2. “Deadwood”—In any other year—meaning one that didn’t offer “United 93”—this superb Western would have topped the list. “Deadwood” is, yes, my favorite television show of all time—although simply labeling it a “television show” doesn’t seem to quite encapsulate all it has to offer, and at the same time reinforces my thesis about quality TV in general. A terrific cast, impeccable acting, true Shakespearean writing, classic Western themes, shocking violence that nevertheless didn’t feel excessive, and, unlike “The Sopranos,” characters you can actually love and root for. I’ve never seen its equal and can’t imagine I will ever again. You can read my June preview/review here.
3. “24”—The best adrenaline rush on screen—big or small—this year. I caught up with the herd in 2006, watching seasons 2-5 on DVD, and am definitely now a Jack Bauer devotee. Season 5 is my favorite of the bunch; I rank the others this way (best to least best): 4, 2, 1, 3. More on this topic soon (I hope, if I have the time/energy) as Season 6 blasts into existence in less than two weeks.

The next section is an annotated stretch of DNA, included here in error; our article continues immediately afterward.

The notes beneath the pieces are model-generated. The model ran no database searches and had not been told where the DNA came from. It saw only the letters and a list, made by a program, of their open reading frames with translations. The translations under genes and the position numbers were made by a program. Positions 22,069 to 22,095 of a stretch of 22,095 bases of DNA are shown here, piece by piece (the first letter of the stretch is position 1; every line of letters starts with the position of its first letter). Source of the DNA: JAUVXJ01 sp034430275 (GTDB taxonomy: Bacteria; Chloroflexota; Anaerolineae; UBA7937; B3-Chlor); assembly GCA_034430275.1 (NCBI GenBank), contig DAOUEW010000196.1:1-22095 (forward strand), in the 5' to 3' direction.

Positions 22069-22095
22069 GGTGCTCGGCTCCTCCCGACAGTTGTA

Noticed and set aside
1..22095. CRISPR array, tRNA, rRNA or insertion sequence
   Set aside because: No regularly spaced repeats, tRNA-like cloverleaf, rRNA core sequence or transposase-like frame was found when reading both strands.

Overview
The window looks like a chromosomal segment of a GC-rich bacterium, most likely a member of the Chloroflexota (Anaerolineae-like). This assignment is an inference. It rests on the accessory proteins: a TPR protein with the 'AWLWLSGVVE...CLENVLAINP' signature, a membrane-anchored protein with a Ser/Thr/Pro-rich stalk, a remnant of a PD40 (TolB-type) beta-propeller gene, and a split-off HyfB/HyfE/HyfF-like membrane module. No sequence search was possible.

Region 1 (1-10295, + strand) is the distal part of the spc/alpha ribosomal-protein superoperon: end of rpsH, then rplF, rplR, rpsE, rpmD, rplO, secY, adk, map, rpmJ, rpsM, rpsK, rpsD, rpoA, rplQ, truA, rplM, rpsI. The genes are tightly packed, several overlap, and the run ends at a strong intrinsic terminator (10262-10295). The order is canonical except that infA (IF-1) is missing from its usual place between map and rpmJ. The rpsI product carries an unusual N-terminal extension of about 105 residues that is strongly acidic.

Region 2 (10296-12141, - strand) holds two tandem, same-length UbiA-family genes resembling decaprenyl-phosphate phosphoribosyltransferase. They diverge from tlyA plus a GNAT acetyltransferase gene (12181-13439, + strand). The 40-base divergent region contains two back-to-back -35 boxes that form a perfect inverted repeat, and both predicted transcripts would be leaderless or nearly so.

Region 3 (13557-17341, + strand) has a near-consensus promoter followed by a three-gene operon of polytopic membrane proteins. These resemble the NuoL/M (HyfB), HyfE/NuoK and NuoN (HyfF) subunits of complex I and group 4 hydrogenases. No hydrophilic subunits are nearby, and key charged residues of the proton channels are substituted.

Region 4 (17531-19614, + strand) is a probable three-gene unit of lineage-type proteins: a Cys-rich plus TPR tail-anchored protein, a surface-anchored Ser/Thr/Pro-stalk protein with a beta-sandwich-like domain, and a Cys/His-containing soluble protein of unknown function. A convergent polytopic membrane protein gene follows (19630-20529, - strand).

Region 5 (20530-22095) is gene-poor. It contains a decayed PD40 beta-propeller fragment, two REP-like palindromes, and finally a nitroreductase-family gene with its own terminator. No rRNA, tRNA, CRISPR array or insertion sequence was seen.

4. “Superman Returns”—I know most critics either panned or were generally indifferent to Bryan Singer’s take on the Man of Steel, but I absolutely loved it. Maybe it just caught me at a particularly good time, but this film gave me chills throughout, and I can’t wait for the next one. For more, check out my review from July here.
5. “PTI”—The little show I like to call “Pardon the Interruption” may only draw a few hundred thousand viewers a day, but it’s consistently the funniest half-hour on TV. Even with co-host Michael Wilbon morphing into an utter talking head and fellow host Tony Kornheiser spending most of the fall on split-screen for “Monday Night Football,” these two knuckleheads are the two most influential sports commentators in the business. And they make me laugh every single day.
6. “Entourage”—Season 3 may have had some rough spots (oh, that horrible two-episode “Dom” arc), but the first two eps of the year were two of the funniest pieces of television work I’ve ever seen. In fact, Jeremy Piven’s Ari Gold smashing his assistant’s little “power figure” statue may be my favorite comedic scene of all time.
7. “The Nine”—Wow, forget what I said about those TV execs, because there’s no way this show should have been pulled from the schedule already. I hope they do at least let this season run its course, because this show started hot and never cooled. John Billingsley’s kooky suicidal-turned-optimistic Egan Foote received well-deserved acclaim, but Tim Daly (remember the straight-laced pilot from “Wings”?) was just as good as a gambling-addicted cop, maybe even better.